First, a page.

Then there is the Wind! And that, of course, means Kite Flying. Click the link to visit my old friend Steve Lamb's kite shop on the Oregon Coast--- Catch the Wind Kite Shops, first headquarted in Lincoln City in 1979, hit hard by the Recession, downsized but still in action and with internet sales, too. ... http://www.catchthewind.com..
In 1978 my old High School friend Steve Lamb and I were sharing a house in arid, sun-baked Bend, Oregon, a decidedly un-Coastal kind of place. Steve had just finished a job that had involved the beginning of the Oregon High Desert Museum and was casting about for something else to do with his life. He began to talk about the Coast and kite flying. I believed he'd gone a little nuts, and I sure didn't want to leave my beloved desert, so I stayed behind. Steve has gone on to create a thriving business and a distinct cultural addition to our State.
And Steve gets a History of Gear award for introducing the kite world to Dyneema kite string: stronger and with a unique property making it much safer if your kite is hit by lightning or runs into a live electrical wire. Steve did the research and made the manufacturing arrangements and made it all happen in 1986.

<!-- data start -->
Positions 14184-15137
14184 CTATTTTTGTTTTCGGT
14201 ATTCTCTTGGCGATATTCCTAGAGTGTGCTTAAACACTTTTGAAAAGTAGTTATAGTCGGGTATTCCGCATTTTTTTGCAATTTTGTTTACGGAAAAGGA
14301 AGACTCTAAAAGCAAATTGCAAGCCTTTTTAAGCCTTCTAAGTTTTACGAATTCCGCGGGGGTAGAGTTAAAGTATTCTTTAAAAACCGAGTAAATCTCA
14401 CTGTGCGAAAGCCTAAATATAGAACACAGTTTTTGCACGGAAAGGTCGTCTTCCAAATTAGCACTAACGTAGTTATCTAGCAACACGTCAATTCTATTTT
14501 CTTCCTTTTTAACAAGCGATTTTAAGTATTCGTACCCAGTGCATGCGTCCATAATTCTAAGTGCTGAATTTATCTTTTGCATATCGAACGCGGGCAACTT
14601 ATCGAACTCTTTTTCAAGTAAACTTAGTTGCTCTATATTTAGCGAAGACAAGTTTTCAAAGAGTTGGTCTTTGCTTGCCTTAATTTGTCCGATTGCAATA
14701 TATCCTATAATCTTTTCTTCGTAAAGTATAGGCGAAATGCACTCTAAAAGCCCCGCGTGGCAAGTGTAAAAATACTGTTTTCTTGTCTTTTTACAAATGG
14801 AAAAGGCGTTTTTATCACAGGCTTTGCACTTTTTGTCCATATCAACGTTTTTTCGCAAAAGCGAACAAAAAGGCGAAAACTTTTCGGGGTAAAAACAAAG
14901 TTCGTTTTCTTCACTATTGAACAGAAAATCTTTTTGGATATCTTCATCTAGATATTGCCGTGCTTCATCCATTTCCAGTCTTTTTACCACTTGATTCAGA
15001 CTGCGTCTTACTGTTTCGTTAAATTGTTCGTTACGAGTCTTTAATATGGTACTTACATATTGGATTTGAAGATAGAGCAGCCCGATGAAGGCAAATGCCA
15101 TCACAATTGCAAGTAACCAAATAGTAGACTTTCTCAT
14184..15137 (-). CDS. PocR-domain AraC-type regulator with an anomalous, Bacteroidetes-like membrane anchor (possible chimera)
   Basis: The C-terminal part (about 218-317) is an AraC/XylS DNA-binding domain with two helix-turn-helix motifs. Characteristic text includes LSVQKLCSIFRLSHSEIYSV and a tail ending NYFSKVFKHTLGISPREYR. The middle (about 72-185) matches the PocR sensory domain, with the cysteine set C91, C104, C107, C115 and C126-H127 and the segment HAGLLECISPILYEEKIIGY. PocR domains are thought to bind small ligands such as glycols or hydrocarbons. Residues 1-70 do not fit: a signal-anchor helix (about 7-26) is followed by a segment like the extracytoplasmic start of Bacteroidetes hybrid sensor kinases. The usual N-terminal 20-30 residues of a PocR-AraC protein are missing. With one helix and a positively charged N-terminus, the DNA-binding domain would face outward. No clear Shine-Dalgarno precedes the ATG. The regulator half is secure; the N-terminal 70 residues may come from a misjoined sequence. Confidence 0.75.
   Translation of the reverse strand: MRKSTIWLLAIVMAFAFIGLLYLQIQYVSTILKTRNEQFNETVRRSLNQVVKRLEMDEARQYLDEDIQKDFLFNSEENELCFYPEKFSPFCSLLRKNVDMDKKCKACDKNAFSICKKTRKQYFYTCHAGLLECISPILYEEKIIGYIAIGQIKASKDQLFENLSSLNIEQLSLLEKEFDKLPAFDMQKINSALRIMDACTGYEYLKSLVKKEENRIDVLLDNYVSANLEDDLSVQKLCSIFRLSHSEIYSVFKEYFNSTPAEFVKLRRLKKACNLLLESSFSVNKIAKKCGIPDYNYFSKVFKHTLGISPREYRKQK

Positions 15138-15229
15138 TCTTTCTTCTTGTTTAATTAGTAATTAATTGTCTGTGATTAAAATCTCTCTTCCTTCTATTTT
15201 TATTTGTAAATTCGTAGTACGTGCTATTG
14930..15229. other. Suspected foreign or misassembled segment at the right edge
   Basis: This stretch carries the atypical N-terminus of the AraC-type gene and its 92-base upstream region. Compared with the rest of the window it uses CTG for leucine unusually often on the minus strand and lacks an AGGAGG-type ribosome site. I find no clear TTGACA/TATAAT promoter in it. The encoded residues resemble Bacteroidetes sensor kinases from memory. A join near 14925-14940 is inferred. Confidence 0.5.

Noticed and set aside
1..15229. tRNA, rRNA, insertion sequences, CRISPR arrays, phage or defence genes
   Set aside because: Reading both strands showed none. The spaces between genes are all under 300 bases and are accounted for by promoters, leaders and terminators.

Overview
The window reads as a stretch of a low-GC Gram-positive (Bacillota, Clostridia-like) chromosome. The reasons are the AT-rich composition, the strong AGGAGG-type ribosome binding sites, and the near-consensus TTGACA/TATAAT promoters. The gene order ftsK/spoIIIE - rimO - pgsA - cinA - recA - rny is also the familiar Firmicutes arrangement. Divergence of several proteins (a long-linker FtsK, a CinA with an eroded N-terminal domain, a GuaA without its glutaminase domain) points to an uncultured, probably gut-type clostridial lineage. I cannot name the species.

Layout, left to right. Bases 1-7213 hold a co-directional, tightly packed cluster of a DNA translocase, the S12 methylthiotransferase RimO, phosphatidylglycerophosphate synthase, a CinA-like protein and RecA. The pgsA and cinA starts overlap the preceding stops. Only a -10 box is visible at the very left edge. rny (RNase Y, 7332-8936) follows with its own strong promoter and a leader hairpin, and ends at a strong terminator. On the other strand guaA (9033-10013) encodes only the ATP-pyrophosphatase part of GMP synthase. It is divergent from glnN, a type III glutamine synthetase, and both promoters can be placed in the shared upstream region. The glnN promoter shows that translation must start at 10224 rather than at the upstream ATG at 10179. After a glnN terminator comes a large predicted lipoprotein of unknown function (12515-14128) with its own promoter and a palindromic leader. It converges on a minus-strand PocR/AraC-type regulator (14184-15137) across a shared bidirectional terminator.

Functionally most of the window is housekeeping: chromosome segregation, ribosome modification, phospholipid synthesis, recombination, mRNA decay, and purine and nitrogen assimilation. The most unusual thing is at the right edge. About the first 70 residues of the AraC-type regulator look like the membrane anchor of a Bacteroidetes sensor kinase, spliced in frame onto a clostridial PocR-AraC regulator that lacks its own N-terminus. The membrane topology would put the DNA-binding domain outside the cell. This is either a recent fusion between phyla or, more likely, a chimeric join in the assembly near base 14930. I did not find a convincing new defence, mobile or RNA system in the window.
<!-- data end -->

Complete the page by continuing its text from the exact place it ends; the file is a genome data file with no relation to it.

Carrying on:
Congratulations, Steve. L
n City, Oregon tourist attractions
Below you'll find links to a potpourri of images that I've taken along the Oregon Coast, extending down to Crescent City in California. One of these days I'll also get around to digitizing some unique images I have of the big sand dunes near Florence. The extreme southern part of the Oregon Coast is quite unique-- see my Oregon Climate pages for a discussion about the amazing wintertime warmth that the extreme southern area of the Oregon Coast can bask in while the entire rest of Oregon shivers. Click for "The Brookings Effect" and find out why the Brookings Chamber of Commerce brags about the town being "The Home of Winter Flowers."
If you love books about Oregon's pioneer history, here is my top choice: "Trask" It's by Don Berry (1932-2001) a graduate of Reed College, where he was a roommate with reknowned poet Gary Synder.. The book was written in 1960, well before the modern environmental movement, and well before Wounded Knee, yet the book's sensibilites presage both movements in a historical fiction format set on the Northern Oregon Coast. Berry's "Trask," "Moontrap, and two other similar works have been recently re-printed in great new editions by OSU Press, Corvallis.